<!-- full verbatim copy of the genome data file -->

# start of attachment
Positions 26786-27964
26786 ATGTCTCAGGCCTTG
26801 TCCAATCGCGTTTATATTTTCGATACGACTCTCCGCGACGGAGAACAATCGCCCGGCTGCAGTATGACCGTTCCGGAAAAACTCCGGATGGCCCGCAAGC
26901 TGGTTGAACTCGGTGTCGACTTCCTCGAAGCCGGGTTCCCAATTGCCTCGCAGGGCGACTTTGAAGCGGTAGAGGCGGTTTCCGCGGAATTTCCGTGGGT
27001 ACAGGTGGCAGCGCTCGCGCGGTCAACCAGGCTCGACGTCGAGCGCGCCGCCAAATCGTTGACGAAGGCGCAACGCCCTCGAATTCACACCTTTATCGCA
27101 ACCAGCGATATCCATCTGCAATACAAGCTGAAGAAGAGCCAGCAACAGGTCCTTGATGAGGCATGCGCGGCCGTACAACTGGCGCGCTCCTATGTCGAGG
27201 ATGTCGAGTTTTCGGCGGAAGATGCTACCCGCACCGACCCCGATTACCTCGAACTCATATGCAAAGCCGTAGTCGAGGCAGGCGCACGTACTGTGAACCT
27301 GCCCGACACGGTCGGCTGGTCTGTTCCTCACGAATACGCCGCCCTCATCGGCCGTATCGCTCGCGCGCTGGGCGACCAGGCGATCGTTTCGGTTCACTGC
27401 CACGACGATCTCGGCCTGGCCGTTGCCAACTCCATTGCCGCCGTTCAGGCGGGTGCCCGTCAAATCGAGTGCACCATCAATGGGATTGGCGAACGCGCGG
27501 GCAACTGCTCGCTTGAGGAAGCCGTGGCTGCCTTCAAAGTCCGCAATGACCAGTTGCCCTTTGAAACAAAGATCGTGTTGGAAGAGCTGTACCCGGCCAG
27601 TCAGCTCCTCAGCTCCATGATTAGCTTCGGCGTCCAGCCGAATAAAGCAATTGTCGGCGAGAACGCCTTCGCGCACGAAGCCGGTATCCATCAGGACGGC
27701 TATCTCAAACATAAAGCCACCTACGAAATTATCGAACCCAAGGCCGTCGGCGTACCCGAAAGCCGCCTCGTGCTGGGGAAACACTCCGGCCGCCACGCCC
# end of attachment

Positions 26786-27964
26786 ATGTCTCAGGCCTTG
26801 TCCAATCGCGTTTATATTTTCGATACGACTCTCCGCGACGGAGAACAATCGCCCGGCTGCAGTATGACCGTTCCGGAAAAACTCCGGATGGCCCGCAAGC
26901 TGGTTGAACTCGGTGTCGACTTCCTCGAAGCCGGGTTCCCAATTGCCTCGCAGGGCGACTTTGAAGCGGTAGAGGCGGTTTCCGCGGAATTTCCGTGGGT
27001 ACAGGTGGCAGCGCTCGCGCGGTCAACCAGGCTCGACGTCGAGCGCGCCGCCAAATCGTTGACGAAGGCGCAACGCCCTCGAATTCACACCTTTATCGCA
27101 ACCAGCGATATCCATCTGCAATACAAGCTGAAGAAGAGCCAGCAACAGGTCCTTGATGAGGCATGCGCGGCCGTACAACTGGCGCGCTCCTATGTCGAGG
27201 ATGTCGAGTTTTCGGCGGAAGATGCTACCCGCACCGACCCCGATTACCTCGAACTCATATGCAAAGCCGTAGTCGAGGCAGGCGCACGTACTGTGAACCT
27301 GCCCGACACGGTCGGCTGGTCTGTTCCTCACGAATACGCCGCCCTCATCGGCCGTATCGCTCGCGCGCTGGGCGACCAGGCGATCGTTTCGGTTCACTGC
27401 CACGACGATCTCGGCCTGGCCGTTGCCAACTCCATTGCCGCCGTTCAGGCGGGTGCCCGTCAAATCGAGTGCACCATCAATGGGATTGGCGAACGCGCGG
27501 GCAACTGCTCGCTTGAGGAAGCCGTGGCTGCCTTCAAAGTCCGCAATGACCAGTTGCCCTTTGAAACAAAGATCGTGTTGGAAGAGCTGTACCCGGCCAG
27601 TCAGCTCCTCAGCTCCATGATTAGCTTCGGCGTCCAGCCGAATAAAGCAATTGTCGGCGAGAACGCCTTCGCGCACGAAGCCGGTATCCATCAGGACGGC
27701 TATCTCAAACATAAAGCCACCTACGAAATTATCGAACCCAAGGCCGTCGGCGTACCCGAAAGCCGCCTCGTGCTGGGGAAACACTCCGGCCGCCACGCCC